casing. The gravel bed should provide adequate filtration
of the water to allow good performance of the ground
water heat pump.
The following is a list of recommendations to follow
when installing this type of system:
A. A lake or pond should be at least 1 acre (40,000 a
square feet) in surface area for each 50,000 BTUs of
ground water heat pump capacity or have 2 times the
cubic feet size of the dwelling that you are trying to
heat (includes basement if heated).
B. The average water depth should be a least 4 feet and
there should be an area where the water depth is at
least 12 to 15 feet deep.
C. If possible, use a submersible pump suspended in the
dry well casing. Jet pumps and other types of suction
pumps normally consume more electrical energy than
similarly sized submersible pumps. Pipe the unit the
same as a water well system.
FIGURE 11
CLEANING WATER COIL
HOSE BIB (A)
HOSE BIB (B)
ISOLATION VALVE
ISOLATION VALVE
PUMP
MIS-1222
Manual 2100-317
Page 23
D. Size the pump to provide necessary GPM for the
ground water heat pump. A 12 GPM or greater water
flow rate is required on all modes when used on this
type system.
E. A pressure tank should be installed in dwelling to be
heated adjacent to the ground water heat pump. A
pressure switch should be installed at the tank for
pump control.
K. Locate the discharge high enough above high water
level so the water will not back up and freeze inside
the drain pipe.
L. Where the local conditions prevent the use of a
gravity drainage system to a lake or pond, you can
instead run standard plastic piping out into the pond
below the frost and low water level.
F. All plumbing should be carefully sized to compensate
for friction losses, etc., particularly if the pond or lake
is over 200 feet from the dwelling to be heated or
cooled.
G. Keep all water lines below low water level and below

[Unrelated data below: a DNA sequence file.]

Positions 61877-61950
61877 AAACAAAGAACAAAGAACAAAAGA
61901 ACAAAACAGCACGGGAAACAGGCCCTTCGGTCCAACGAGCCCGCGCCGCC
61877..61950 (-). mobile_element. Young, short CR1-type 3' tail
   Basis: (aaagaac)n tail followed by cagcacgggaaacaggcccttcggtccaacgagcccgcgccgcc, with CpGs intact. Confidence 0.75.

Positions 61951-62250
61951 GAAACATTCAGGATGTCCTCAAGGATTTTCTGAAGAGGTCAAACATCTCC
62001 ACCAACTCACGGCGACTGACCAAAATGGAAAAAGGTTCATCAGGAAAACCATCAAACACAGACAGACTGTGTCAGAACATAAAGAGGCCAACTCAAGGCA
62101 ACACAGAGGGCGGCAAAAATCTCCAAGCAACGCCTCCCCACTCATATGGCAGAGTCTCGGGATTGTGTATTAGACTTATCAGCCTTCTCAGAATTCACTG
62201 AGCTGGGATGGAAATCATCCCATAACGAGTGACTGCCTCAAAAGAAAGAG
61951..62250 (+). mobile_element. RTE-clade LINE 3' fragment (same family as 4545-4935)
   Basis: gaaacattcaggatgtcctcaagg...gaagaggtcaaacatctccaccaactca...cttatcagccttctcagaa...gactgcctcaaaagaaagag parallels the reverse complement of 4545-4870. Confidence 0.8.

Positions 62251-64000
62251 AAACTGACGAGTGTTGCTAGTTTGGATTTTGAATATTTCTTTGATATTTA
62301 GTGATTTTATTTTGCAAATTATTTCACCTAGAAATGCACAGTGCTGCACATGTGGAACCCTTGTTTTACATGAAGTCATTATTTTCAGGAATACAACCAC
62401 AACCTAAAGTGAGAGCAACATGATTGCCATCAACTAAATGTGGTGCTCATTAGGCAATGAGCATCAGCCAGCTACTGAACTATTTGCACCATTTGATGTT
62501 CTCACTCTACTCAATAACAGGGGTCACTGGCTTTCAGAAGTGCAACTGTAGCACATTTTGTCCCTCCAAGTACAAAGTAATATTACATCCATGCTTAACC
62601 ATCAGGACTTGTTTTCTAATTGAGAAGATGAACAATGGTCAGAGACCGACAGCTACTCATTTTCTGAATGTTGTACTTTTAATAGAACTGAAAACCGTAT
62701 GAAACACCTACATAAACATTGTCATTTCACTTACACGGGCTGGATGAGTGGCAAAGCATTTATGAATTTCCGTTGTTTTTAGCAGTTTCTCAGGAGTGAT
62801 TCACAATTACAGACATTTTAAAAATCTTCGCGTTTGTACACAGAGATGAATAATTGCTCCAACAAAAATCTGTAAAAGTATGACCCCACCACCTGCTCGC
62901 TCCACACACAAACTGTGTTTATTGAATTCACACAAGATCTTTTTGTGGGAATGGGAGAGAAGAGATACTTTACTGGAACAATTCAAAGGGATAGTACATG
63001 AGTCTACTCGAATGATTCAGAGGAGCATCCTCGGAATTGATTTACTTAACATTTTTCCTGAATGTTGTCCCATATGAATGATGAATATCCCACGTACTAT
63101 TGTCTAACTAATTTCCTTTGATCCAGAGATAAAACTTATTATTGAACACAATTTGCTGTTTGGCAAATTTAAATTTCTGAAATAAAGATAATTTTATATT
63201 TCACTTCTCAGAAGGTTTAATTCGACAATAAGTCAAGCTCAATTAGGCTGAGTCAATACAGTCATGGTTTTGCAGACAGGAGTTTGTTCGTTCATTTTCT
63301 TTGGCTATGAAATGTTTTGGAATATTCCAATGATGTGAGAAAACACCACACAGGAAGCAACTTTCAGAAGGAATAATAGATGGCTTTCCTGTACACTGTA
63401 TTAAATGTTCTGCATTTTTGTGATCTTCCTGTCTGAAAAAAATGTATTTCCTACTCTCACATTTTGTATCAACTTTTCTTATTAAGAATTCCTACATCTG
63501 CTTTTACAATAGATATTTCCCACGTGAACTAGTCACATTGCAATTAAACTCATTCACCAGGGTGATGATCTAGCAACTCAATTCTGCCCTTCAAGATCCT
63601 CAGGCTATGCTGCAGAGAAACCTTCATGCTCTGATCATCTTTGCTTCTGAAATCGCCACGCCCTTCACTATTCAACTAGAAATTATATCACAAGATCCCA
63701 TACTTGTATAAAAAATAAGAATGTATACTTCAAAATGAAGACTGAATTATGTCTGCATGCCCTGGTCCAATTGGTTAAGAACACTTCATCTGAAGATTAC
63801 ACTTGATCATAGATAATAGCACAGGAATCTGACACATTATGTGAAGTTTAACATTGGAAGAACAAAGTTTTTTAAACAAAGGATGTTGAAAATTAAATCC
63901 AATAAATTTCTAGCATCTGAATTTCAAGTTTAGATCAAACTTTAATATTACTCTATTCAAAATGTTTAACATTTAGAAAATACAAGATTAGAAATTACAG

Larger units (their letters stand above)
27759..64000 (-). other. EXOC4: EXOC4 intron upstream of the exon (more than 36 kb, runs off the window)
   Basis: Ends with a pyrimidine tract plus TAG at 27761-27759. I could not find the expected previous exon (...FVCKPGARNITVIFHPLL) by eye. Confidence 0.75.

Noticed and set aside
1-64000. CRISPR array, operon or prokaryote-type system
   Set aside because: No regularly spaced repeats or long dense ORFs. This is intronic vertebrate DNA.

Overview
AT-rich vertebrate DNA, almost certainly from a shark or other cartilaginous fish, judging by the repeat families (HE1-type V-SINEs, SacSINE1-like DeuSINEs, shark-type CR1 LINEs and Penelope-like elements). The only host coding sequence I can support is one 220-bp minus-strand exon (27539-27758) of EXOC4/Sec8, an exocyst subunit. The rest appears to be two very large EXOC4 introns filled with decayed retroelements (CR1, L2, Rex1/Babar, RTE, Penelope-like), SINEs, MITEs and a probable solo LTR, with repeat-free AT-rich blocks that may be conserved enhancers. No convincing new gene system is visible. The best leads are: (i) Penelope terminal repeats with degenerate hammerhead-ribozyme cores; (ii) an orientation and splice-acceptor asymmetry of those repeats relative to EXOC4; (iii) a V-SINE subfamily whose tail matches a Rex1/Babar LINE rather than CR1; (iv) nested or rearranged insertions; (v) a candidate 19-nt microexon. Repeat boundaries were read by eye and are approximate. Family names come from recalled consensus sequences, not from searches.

the frost line.
H. Most installers use 4 inch filed tile (rigid plastic or
corrugated) for water return to the lake or pond.
I. The drain line discharge should be located at least
100 feet from the dry well location.
WARNING
Thin ice may result in the vicinity of the
discharge line.
For complete information on water well systems and lake
and pond applications, refer to Manual 2100-078
available from your distributor.
J. The drain line should be installed with a slope of 2
inches per 10 feet of run to provide complete
drainage of the line when the ground water heat pump
is not operating. This gradient should also help
prevent freezing of the discharge where the pipe
terminates above the frost line.
FIGURE 12
LAKE OR POND INSTALLATION
WALL CAP
ELECTRICAL LINE
PITLESS ADAPTER
TO PRESSURE
TANK
WATER SUPPLY
LINE
GRAVEL FILL
12’
to
15’
LAKE
or
POND
WATER LEVEL
DROP
PIPE
15’ to 20’
DEEP
PERFORATED
PLASTIC CASING
SUBMERSIBLE
PUMP
MIS-1607
Manual 2100-317
Page 24
SEQUENCE OF OPERATION
COOLING
When thermostat system switch is placed in COOL it
completes a circuit from “R” to “O”, energizing the
reversing valve solenoid. On a call for cooling, the
cooling bulb completes a circuit from “R” to “Y”,
energizing the compressor contactor starting the
compressor. The “R” to “G” circuit for blower operation
is automatically completed on any call for cooling
operation, or can be energized by manual fan switch on
subbase for constant air circulation.
HEATING WITHOUT ELECTRIC HEAT
When thermostat system switch is placed in HEAT it
opens the circuit from “R” to “O”, de-energizing the
reversing valve solenoid. On a call for heating, it
completes a circuit from “R” to “Y”, energizing the
compressor contactor starting the compressor. The “R: to
“G” circuit for blower operation is automatically
completed on any call for heating operation, or can be
energized by manual fan switch on subbase for constant
air circulation.
HEATING WITH ELECTRIC HEAT
The first stage of heating is the same as heating without
electric heat. When the second stage thermostat bulb
makes, a circuit is completed between “R” to “W1”,
energizing the heater package time delay relay(s). The
electric heater elements will remain energized until the
second stage bulb is satisfied at which time the circuit
between “R” to “W1” will open de-energizing the heat
package time delay relay(s).
EMERGENCY HEAT
When thermostat system switch is placed in EMER, the
compressor circuit “R” to “Y” is locked out. Control of